Also Bliss does not use social marketing adequately to recognize the social context of HIV/STI transmission and the sexual behavior of the people of Botswana. A critique of Bliss’s reliance on social marketing theory reveals its insufficiency to address three critical social elements which I will examine within this paper. The status of Botswana women, the sexual behavior of Botswana, and the difficulties associated with female condom use provide the explanation for why social marketing theory will fall short of maximizing female condom use in Botswana.
Status and lack of empowerment as a barrier to sexual precautions in Botswana Women
In a country with the second largest prevalence rate of AIDS( 24.1% in 2005(4), women face a rate of 17.8% for 15-19 yr olds and 30.6% for women 20-24(4). First, understanding women’s status in Botswana helps to explain their increased risk of HIV transmission.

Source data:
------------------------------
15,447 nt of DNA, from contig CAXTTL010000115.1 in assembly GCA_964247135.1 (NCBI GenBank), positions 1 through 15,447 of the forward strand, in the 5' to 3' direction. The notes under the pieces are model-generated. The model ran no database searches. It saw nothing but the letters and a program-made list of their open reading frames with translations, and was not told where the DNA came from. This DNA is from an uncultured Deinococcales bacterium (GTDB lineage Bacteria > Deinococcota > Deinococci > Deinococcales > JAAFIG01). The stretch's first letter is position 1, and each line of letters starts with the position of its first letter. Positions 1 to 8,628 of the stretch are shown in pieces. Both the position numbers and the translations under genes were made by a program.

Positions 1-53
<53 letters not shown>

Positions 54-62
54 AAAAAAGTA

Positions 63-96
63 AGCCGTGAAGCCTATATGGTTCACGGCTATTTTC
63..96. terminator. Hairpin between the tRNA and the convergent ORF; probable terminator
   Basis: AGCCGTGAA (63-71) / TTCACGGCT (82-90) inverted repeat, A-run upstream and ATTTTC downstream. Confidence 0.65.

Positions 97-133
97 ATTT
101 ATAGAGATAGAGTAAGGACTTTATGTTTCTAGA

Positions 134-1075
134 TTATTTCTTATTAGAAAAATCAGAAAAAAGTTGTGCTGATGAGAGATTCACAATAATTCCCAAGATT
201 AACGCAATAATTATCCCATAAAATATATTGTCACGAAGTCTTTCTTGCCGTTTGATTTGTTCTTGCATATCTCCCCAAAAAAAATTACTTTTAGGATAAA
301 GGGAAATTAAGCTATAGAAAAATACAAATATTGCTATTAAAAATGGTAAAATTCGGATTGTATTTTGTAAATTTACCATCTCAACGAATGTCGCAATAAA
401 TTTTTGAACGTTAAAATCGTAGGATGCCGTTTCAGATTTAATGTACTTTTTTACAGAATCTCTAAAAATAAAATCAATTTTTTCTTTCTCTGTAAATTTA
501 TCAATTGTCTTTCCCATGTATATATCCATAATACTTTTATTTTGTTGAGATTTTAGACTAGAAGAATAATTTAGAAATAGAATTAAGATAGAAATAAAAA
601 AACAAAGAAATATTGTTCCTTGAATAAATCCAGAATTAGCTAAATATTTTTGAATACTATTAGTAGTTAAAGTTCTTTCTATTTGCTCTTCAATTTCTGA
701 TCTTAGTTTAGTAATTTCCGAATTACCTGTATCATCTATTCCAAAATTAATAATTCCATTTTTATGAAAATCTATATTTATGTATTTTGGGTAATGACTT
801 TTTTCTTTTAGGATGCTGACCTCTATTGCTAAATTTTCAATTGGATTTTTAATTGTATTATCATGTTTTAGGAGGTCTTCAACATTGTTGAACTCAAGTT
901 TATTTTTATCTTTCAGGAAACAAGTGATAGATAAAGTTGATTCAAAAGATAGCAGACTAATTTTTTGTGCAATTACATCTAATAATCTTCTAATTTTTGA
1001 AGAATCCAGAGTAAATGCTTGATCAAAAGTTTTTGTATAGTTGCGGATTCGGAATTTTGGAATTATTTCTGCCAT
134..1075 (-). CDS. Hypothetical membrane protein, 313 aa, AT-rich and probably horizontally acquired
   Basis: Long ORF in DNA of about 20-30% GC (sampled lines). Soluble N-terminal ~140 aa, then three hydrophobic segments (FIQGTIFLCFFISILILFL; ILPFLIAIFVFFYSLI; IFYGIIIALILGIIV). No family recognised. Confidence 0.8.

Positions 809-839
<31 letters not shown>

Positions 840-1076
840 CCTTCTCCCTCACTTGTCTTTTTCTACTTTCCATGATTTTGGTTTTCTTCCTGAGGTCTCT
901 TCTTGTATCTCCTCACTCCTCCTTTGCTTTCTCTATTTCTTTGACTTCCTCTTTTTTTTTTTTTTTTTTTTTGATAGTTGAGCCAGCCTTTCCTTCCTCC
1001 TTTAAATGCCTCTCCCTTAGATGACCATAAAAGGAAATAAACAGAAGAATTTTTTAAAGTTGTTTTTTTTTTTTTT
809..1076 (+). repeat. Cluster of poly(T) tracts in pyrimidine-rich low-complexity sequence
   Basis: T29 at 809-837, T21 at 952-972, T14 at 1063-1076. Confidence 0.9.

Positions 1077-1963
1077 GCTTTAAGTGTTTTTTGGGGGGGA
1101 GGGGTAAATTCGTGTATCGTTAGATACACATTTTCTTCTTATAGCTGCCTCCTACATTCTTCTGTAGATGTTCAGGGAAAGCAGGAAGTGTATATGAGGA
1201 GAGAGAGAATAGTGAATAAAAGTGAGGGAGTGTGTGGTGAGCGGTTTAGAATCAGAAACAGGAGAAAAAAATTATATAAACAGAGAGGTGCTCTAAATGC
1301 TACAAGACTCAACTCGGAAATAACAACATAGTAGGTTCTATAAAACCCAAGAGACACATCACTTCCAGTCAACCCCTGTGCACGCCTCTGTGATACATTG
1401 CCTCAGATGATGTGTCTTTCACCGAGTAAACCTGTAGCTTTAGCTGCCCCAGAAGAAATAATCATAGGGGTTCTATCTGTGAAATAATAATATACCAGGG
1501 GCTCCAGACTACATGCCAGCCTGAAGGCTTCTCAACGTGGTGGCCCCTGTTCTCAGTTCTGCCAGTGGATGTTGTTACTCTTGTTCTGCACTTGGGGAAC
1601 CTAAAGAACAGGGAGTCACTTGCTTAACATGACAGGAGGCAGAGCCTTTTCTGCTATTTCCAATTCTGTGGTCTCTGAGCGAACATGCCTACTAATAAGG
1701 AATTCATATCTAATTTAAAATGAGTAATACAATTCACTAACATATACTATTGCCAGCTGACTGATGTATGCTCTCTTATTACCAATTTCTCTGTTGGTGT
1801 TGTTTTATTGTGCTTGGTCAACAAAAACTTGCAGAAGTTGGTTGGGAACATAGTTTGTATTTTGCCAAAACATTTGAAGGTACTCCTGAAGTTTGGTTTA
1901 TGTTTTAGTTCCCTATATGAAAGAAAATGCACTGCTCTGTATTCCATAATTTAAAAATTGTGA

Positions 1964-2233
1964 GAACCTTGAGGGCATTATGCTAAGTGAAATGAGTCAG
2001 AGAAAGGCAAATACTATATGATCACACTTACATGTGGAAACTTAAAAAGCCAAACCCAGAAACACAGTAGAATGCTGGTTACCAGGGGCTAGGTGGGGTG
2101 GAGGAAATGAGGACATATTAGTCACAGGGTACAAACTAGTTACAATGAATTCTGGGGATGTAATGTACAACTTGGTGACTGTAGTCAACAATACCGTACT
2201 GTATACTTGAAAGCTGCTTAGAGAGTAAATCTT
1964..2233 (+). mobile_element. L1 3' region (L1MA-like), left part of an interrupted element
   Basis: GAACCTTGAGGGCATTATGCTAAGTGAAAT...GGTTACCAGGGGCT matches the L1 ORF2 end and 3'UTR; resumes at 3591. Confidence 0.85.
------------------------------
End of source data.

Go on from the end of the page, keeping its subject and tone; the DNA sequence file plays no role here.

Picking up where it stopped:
Women in Botswana cope with high rates of domestic violence (60 % of women experiencing this in their lifetime)(5). The threat of domestic violence may discourage a women from introducing the female condom to her partner. The woman may choose to avoid a beating or clash with her partner by complying with his sexual preferences. A study on Sexual Power and HIV risk in South Africa noted that many women do not bear the right of refusal, because men are the primary sexual decision makers, and may coerce women in sexual situations(6). Additionally, a study exploring culture, sexuality, and women’s agency with regards to HIV prevention in Southern Africa, women of Southern Africa reported that they had no say in the bedroom and they could not ask a man to use a condom or discuss any other sexual issue(7). When asked why their male partners were not using condoms one woman replied “It is good to have women’s groups to help us, but there is no group to support you when you are alone with you husband”(s). These studies point to domestic violence as one of the key issues surrounding sexual behaviors, and Botswana’s female condom campaign does not address them.